Most decisions are emotional, not logical. That is how you need to approach your work in major gifts. Let’s start by reading what others say about this topic.
Nedra Weinreich writes an interesting blog on facts vs. emotions, in which she makes the following points:
- In a battle between logic and emotion, emotion will win over facts most of the time.
- Researchers have estimated that 80% of decision-making is emotional, and only 20% rational. According to Kevin Roberts, CEO of advertising giant Saatchi and Saatchi, “Reason leads to conclusions. Emotion leads to action.”
- The fact is (whether or not it will convince you!) that emotions are powerful things. Feelings of frustration, patriotism, nostalgia, jealousy or fear can easily outweigh well thought-out, logic-based arguments.
- Combine your most compelling facts with an emotional appeal. This is not a cynical thing to do – this is how our brains work!
Shayna Marks adds a lot of factual information about the role of emotions in decision-making in her article last February in business.com. Here are some highlights:
Only Human, a recent study by global creative agency gyro and The Fortune Knowledge Group, set out to prove that emotion plays a huge part in executive decision-making. After surveying 720 senior-level executives in the spring of 2014, Only Human found that “nearly two-thirds (65%) of executives say subjective factors that can’t be quantified (including company culture and corporate values) increasingly make a difference when evaluating competing proposals. Only 16% disagree.”
Factors such as reputation, trust, and down-right gut instinct also play a huge part in choices when partnering with other businesses. Though numbers help, they are not deciding factors, Only Human discovered: “work risks are personal risks. This is why although hard facts inform or color our decisions, we are ultimately influenced by emotion and won over through our hearts, not by data.”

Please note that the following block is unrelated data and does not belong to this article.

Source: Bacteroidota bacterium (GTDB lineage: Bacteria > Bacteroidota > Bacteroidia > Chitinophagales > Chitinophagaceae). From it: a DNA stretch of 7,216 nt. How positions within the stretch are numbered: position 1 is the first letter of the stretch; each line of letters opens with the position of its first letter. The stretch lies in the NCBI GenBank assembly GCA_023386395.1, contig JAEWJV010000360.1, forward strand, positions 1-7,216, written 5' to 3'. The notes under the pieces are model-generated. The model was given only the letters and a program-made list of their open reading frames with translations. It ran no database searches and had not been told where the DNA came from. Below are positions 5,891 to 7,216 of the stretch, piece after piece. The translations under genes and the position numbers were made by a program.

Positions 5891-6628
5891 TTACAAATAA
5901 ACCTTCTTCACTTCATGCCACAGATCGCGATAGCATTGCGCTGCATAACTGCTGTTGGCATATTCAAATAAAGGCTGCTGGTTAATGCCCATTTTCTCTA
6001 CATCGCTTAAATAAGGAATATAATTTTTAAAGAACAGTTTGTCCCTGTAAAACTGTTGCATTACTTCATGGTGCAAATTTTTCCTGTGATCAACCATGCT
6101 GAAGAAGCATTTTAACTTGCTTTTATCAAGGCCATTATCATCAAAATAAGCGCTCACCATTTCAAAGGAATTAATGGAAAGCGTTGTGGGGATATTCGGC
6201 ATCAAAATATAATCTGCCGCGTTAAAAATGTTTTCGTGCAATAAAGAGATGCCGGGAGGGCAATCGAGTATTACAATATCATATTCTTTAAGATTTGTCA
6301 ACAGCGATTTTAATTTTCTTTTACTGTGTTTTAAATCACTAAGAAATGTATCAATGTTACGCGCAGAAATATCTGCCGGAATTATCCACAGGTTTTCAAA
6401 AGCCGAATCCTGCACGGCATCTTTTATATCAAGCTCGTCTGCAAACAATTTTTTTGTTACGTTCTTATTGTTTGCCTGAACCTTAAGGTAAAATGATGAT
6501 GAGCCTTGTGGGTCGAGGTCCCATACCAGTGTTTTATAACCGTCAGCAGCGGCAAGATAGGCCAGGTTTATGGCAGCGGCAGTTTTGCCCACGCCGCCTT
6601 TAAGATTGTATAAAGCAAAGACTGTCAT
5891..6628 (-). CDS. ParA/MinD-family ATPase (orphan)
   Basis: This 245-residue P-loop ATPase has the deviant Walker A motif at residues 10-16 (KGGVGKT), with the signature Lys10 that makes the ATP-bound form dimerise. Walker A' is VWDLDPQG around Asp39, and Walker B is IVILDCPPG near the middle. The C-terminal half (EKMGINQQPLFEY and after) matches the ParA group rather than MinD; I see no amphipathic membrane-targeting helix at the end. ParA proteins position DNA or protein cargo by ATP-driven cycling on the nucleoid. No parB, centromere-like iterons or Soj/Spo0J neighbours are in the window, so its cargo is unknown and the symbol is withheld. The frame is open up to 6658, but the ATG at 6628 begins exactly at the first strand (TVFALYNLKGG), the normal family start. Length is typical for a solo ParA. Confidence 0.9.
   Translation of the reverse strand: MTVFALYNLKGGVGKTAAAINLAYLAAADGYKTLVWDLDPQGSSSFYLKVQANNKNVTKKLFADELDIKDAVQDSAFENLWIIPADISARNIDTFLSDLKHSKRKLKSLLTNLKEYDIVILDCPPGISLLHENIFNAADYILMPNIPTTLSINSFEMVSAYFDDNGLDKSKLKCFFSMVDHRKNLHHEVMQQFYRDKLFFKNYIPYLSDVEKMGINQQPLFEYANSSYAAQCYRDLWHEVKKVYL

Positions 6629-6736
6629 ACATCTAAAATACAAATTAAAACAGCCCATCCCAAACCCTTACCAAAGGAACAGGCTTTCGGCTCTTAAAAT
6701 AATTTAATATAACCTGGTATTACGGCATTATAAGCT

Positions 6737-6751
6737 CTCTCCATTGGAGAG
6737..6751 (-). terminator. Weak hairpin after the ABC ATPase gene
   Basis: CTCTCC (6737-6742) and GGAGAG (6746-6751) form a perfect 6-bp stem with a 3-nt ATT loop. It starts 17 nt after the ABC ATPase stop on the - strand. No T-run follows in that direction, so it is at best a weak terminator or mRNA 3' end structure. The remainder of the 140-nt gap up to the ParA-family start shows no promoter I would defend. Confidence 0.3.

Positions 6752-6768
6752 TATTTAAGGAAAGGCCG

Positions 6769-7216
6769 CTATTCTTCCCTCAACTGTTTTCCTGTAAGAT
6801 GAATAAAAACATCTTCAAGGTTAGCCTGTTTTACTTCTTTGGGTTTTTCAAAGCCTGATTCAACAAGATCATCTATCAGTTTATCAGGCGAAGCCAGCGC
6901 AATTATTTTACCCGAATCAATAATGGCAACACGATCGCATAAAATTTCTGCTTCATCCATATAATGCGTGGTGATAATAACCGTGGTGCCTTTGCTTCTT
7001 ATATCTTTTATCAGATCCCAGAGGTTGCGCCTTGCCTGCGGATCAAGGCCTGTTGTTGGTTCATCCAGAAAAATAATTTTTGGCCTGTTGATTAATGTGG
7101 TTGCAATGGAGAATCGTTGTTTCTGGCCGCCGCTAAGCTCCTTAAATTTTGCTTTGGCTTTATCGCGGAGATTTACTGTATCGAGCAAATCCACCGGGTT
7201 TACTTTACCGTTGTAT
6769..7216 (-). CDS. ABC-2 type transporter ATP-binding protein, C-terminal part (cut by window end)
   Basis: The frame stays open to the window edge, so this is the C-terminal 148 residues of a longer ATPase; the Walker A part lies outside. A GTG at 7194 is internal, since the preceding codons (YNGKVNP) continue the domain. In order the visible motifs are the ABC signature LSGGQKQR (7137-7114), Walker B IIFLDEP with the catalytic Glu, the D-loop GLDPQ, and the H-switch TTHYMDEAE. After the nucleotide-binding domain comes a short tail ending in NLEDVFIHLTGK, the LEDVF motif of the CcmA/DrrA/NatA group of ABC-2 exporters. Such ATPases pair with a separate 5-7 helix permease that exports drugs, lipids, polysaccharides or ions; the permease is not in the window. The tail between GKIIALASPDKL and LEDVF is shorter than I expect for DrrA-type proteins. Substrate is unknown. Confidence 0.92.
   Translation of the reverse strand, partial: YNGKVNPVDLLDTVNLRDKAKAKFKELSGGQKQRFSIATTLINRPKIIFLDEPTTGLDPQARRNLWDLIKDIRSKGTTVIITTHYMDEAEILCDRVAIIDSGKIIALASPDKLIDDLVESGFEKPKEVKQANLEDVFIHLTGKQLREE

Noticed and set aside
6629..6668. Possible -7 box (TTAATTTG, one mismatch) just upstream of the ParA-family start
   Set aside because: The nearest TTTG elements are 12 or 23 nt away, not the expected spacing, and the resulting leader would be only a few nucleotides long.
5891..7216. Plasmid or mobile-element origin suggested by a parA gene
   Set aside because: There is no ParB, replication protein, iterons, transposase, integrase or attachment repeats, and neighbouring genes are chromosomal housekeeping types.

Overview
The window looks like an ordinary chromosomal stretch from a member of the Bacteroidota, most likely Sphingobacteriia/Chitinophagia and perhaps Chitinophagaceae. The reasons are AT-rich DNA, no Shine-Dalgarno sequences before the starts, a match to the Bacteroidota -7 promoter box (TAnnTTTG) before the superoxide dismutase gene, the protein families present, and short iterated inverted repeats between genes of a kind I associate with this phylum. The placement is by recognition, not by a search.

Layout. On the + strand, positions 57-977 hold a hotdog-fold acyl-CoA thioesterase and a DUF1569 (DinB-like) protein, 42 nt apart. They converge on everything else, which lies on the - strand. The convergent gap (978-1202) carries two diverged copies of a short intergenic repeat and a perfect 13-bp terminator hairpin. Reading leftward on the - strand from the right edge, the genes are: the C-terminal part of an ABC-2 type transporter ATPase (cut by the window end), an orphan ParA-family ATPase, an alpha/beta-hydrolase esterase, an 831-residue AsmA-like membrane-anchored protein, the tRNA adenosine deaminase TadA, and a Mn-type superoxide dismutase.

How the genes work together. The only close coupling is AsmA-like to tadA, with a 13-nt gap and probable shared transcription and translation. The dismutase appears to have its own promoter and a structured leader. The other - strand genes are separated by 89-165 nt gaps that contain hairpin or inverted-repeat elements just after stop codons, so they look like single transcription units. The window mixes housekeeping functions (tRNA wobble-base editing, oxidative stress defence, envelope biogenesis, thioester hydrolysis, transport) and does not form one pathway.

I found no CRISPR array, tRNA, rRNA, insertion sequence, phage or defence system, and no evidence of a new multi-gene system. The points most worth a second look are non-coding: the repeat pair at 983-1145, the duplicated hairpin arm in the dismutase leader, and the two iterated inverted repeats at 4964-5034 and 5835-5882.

Neuroscience business expert Janet Crawford states that “Business is best when the people providing goods and services feel passion and commitment to what they are producing and their customers feel they’ve received value.” The operative word here is “feel.” When we use the term “rational” in business, we usually mean dispassionately data driven and informed by explicit measurable criteria.
The key findings in Only Human clearly show that emotions trump data, but it’s also true that both need to be present in order to make a truly informed business decision. As Christoph Becker, ceo/cco of gyro, put it: “business decisions are made emotionally and justified rationally.”
Becker goes on to say that “given these findings, it’s imperative that businesses looking to appeal to other decision-makers must focus on the pure idea of their business, and make them feel.”
The fact is that feelings and emotions play a large role in major gift giving. This does not mean that you should just write and talk pure emotion all the time. No. It means you insert emotion and feeling into everything you do in major gifts.
Several weeks ago I was with a CEO of a major southwestern non-profit. We were discussing the role of stories and emotion in the process of fundraising. He asserted that “people just want to have the facts, Richard. If we give them the facts about the need, they will reason their way to giving.”
I pointed out that over the 35 years of my career in fundraising, my colleagues and I had tested his premise over and over again in every medium: printed, electronic and personal presentation. And in every case – every case – the “facts” approach lost. This is a fact.
This is why Jeff and I are always encouraging you to take your major donor to the need so he can experience and feel the problem your organization is addressing. Notice I said “feel the problem.” Not just understand it; feel it. We often talk about having our hearts broken by the state of the planet, and breaking the donors’ hearts as well. Is this manipulation? No – it is about being present to reality.
The fact is that every caring donor is passionate about doing something to solve a problem in our world. Donors feel strongly about these causes and about solving these problems. And it breaks their hearts to see things going wrong in those areas.
So take steps to insert feelings and emotions into everything you do with your donors. Don’t leave out the facts. They do help, and they lend credence to your case. But the emotions are what will bring your donor to a decision.
In my next post I am going to talk about what you need to do specifically to insert emotion into your major gift communications. In the meantime, let your heart lead you. It will be good.